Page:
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I am using the following conditional statement to read from standard input.

if ((n = read(0,buf,sizeof(buf))) != 0)

When inputting data from standard input, generally the user presses enter when done. But read() considers '\n' as input too in which case n = 1 and the conditional doesn't evaluate to false. Is there a way to make the conditional evaluate to false when the user presses enter (without entering anything) on standard input apart from checking the contents of buf. Is there any other function other than read() that I might use for this purpose??

For that matter, what can be a way for read to determine end of input when the input comes from standard input (stdin)?

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What are you trying to do? Read each character one at a time? – GManNickG Aug 6 '09 at 7:04
No, as you can see from the conditional, i am reading from standard input into a buffer(and maybe say just writing it to standard output back). I want to stop when the user enters nothing and just presses enter. – s_itbhu Aug 6 '09 at 7:20
Ah, I see now. I read it wrong. – GManNickG Aug 6 '09 at 7:23
Please explain why you are looking for a way to determine a blank line without examining the buffer. I don't really see the reason for it. You can always write your own function that examines the buffer, but returns 0 on end-of-file, -1 on error, and '\n' on a blank line. If you read your buffer character by character then you can use the standard function for this purpose out of the box; but then that's equivalent to examining your buffer ;-). – Inshallah Aug 6 '09 at 7:30
Basically, I wanted to know if it was possible to terminate at end of line from standard input without examining the buffer. As in if I read from a file, when EOF occurs, the read call automatically terminates. There is no need to check the contents of the buffer in that case. – s_itbhu Aug 7 '09 at 4:33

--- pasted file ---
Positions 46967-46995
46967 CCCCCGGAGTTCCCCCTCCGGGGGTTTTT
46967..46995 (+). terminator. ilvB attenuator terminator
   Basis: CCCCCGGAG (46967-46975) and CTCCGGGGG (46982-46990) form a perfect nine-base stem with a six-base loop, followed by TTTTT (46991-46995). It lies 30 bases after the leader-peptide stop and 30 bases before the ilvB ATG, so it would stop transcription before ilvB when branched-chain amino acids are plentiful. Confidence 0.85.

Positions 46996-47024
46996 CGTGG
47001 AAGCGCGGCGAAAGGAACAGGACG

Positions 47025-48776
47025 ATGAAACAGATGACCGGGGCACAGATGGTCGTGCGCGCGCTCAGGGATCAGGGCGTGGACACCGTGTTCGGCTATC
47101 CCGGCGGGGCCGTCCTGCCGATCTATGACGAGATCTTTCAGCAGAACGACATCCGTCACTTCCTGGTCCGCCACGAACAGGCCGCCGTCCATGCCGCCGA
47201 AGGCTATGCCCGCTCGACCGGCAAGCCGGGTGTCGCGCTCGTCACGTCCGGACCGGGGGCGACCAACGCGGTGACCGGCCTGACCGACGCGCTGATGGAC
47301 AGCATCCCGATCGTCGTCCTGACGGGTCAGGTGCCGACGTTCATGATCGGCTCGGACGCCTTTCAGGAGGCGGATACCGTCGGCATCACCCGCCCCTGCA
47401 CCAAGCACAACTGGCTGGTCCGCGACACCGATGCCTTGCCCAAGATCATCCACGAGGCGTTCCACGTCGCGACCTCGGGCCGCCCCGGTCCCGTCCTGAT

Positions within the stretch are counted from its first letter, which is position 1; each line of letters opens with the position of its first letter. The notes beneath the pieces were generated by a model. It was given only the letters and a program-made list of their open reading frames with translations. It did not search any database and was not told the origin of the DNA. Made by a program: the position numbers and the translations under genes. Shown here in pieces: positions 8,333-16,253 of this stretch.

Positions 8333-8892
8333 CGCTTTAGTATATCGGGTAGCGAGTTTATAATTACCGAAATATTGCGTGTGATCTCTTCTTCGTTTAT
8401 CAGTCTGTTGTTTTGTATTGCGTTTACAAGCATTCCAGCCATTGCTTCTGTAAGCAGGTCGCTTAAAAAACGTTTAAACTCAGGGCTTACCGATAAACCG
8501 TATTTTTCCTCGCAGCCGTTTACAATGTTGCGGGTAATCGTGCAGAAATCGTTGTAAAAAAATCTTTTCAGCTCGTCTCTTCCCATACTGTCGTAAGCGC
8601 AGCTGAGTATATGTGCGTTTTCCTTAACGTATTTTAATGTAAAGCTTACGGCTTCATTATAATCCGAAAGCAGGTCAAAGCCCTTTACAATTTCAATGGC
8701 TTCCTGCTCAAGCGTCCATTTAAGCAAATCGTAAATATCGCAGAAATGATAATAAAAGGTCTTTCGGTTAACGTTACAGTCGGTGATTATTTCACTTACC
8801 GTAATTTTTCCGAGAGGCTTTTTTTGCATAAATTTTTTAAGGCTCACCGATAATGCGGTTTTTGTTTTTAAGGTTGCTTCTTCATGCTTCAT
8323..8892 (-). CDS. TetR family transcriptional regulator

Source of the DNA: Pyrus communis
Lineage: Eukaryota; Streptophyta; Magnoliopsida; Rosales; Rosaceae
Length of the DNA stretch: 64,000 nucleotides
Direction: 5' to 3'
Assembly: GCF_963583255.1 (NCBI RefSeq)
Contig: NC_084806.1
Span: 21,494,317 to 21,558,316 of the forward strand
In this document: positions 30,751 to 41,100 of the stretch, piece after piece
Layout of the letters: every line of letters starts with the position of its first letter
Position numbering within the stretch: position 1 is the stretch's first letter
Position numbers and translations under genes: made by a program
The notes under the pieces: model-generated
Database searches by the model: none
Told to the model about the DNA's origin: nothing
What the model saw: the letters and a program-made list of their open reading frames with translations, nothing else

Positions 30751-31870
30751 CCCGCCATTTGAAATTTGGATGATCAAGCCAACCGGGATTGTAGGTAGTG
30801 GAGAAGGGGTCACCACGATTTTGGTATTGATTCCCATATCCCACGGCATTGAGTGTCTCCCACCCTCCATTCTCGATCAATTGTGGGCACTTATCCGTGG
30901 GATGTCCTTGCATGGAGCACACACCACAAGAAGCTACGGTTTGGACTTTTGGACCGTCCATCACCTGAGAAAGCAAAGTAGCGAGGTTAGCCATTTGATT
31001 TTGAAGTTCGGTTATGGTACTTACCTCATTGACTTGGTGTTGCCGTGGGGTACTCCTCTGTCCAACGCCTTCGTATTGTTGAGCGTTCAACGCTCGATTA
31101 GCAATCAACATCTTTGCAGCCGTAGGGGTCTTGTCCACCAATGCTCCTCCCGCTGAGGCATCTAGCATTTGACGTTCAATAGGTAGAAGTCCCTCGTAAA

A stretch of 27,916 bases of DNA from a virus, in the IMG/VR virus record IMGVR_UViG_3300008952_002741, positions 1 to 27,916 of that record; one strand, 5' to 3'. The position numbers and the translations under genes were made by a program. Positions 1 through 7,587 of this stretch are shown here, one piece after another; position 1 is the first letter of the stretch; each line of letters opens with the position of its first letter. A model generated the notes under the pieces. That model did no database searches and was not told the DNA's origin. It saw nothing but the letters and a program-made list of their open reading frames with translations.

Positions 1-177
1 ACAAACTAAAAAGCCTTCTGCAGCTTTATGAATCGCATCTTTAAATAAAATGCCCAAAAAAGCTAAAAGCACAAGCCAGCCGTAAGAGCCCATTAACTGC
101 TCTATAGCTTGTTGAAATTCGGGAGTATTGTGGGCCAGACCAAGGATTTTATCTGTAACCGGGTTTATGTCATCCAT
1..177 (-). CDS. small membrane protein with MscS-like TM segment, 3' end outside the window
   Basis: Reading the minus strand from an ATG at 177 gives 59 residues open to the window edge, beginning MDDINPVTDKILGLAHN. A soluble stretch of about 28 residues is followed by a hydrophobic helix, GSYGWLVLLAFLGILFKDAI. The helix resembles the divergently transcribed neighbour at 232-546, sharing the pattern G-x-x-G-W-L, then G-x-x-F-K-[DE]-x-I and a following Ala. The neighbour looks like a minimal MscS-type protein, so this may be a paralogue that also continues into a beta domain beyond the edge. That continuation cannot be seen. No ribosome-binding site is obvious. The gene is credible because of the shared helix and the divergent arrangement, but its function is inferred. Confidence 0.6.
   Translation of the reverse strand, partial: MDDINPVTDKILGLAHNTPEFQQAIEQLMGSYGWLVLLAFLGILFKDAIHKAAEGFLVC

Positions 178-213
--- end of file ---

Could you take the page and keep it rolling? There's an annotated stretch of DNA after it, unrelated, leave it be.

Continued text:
up vote 7 down vote accepted

You ask:

When inputting data from standard input, generally the user presses enter when done. But read() considers '\n' as input too in which case n = 1 and the conditional doesn't evaluate to false.

The first point is certainly true. The enter key is equivalent to the newline key, so when the user presses enter, the keyboard generates a newline character, and the read() function therefore returns that character. It is crucial that it does do that.

Therefore, your condition is misguided - an empty line will include the newline and therefore the byte count will be one. Indeed, there's only one way to get the read() call to return 0 when the standard input is the keyboard, and that's to type the 'EOF' character - typically control-D on Unix, control-Z on DOS. On Unix, that character is interpreted by the terminal driver as 'send the previous input data to the program even if there is no newline yet'. And if the user has typed nothing else on the line, then the return from read() will be zero. If the input is coming from a file, then after the last data is read, subsequent reads will return 0 bytes.

If the input is coming from a pipe, then after all the data in the pipe is read, the read() call will block until the last file descriptor that can write to the pipe is closed; if that file descriptor is in the current process, then the read() will hang forever, even though the hung process will never be able to write() to the file descriptor - assuming a single-threaded process, of course.